Share what kind of mom you are!

Get to know other mom types!

5 Threats to Kids Today That We Never Had to Worry About

Share on facebook
Share on twitter
Share on pinterest
Share on email

A friend of mine broke up with her boyfriend and was stressing about how long to wait to change her relationship status on Facebook. She didn’t want to wait too long, but if she changed it too quickly, it would look like she was eager to announce the breakup. Ah, kids today. What’s a 21st-century girl to do? 

Maybe your kids aren’t on Facebook, but there are issues and threats that affect kids today that we are trying to parent through with zero personal experience. We’re just hoping wisdom and instinct take over. Here are 5 of those issues and how to apply our parental instincts.

Delayed Gratificationgoals chart

There was something really unifying about waiting an entire week to see the next part of a TV plot unfold. Remember watching Lost and patiently waiting to find out who “the others” were? We don’t consume media with the same patience anymore. Online orders arrive in two days, not two weeks. We don’t need to dig deep in our memory for the name of that one actor from that one show. Everything—stories, packages, answers—comes to us almost immediately. And it always has for our kids.

Parental instinct says: Practice delayed gratification whenever possible. Make them save up cash to buy something. Watch a show without binging and discuss what might happen in the next episode. Set and track goals with iMOM’s goals chart

Instant Peer Approval or Rejection

Kids today are living their lives in front of an audience. It’s often by choice, but even those who don’t choose it can have their goofs and successes recorded and shared. When children’s instincts are to validate every moment, emotion, or image online, they are risking silencing their own inner voice. Within a second of posting a picture, they are told if it (and in essence “they”) are likable, lovable, or worth knowing.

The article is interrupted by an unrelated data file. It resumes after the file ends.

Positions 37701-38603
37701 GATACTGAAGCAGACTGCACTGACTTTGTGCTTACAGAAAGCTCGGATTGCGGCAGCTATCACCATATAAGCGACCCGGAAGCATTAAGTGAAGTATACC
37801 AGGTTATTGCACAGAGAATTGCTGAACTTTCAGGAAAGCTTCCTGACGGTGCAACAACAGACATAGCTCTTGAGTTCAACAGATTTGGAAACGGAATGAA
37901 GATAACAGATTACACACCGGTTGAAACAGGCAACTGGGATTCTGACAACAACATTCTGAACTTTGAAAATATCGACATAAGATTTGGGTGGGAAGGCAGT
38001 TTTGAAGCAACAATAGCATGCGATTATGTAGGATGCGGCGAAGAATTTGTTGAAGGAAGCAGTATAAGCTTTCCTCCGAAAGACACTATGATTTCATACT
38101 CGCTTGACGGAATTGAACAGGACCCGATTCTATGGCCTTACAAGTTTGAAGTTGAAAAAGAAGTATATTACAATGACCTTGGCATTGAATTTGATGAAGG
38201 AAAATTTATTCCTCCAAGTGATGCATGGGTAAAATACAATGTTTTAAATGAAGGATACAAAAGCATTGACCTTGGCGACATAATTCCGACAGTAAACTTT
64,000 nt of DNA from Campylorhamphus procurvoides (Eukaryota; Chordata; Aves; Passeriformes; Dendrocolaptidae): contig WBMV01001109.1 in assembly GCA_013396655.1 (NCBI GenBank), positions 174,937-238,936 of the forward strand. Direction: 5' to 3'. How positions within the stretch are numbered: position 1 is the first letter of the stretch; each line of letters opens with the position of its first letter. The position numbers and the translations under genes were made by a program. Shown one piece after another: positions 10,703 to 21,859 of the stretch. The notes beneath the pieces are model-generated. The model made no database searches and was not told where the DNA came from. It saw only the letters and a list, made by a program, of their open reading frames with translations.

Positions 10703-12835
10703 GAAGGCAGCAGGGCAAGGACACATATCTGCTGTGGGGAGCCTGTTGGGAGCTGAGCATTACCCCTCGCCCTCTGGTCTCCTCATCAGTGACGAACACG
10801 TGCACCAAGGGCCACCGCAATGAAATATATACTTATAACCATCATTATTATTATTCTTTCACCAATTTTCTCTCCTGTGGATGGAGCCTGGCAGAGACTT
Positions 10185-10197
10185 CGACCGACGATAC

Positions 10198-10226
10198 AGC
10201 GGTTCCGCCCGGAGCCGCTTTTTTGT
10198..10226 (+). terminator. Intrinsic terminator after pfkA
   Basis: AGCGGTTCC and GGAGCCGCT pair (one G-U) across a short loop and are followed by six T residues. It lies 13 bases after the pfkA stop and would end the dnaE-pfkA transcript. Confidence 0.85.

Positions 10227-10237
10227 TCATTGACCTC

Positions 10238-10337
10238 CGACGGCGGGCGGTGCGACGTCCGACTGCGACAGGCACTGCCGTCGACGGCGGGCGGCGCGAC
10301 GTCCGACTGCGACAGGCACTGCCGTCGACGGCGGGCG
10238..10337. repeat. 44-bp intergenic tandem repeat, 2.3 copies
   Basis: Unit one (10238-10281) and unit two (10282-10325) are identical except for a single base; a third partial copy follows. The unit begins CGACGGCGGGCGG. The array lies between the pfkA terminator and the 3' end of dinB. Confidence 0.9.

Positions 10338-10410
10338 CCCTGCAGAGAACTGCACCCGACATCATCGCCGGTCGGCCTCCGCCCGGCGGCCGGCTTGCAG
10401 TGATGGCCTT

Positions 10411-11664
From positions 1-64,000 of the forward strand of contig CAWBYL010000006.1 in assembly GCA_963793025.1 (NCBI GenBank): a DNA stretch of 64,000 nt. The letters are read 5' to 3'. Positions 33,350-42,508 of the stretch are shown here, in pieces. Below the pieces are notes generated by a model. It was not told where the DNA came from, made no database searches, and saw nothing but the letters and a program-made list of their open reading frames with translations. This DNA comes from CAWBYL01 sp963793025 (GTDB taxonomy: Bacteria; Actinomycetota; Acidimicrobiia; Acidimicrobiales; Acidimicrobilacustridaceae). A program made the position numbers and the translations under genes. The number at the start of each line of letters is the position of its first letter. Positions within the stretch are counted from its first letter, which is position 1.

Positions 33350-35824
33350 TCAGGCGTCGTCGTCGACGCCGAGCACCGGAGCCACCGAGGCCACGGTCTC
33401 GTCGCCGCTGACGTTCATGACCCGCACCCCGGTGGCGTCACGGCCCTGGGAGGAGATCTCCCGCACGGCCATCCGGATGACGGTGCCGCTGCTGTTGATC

Parental instinct says: Definitely limit social media to one or two platforms and certain hours of the day. But more importantly, help your child work on their in-person relationships—especially the one with you


I remember the first time I saw pornography. I was babysitting. There were magazines in the bathroom and VHS tapes in the entertainment center. I doubt any 15-year-old babysitter would encounter either of those today, but the threat is exponentially greater. Kids can innocently google a word and be led to porn, they can watch YouTube and get offered a related video, and they can even get porn spam. And how can a mom even begin to wrap her head around how her daughter feels when she is asked to send a naked picture of herself (or when she’s NOT asked and feels unwanted)? 

Parental instinct says: Have the pornography talk with your children sooner than you think you need to. Use apps to block pornography, and start affirming their self-worth in a conversation that never stops.  


The pressure on kids today to over-achieve is on another level. It seems like the only area parents can lighten up is on responsibilities at home. But we are raising entitled kids and robbing them of a huge predictor of success in life—helping with chores. My mom used to joke (I think) that she had kids so housework could get done. We had a list of chores waiting for us every day when we got home from school. I’m almost ready to thank her. Almost. 

Parental instinct says: Try to see the big picture. We want them to get into their college of choice, but contributing to the family is the most valuable teacher of life lessons. Sometimes one less activity can lead to more time to invest at home.

Online Predators

When we were kids, the threat of predators was taught as a guy in a white van offering candy. My kids are 7 and 8 and love Roblox. I don’t get it, but I know they can interact with other players. In these kinds of games, there are great opportunities to hang with friends, but the danger of online predators is very real. My son was shocked when I told him that not everyone who says they are an 8-year-old boy actually is an 8-year-old boy. 

Parental instinct says: Set strict boundaries about who they can play with and constantly check-in. Also, remind them that you have no secrets and they can talk to you about anything. 

What other issues do kids today deal with that we didn’t have to? And what do your instincts tell you to do?


What is the toughest part about being a kid today?

Share on facebook
Share on twitter
Share on pinterest
Share on email

Get daily motherhood

ideas, insight, &inspiration

to your inbox!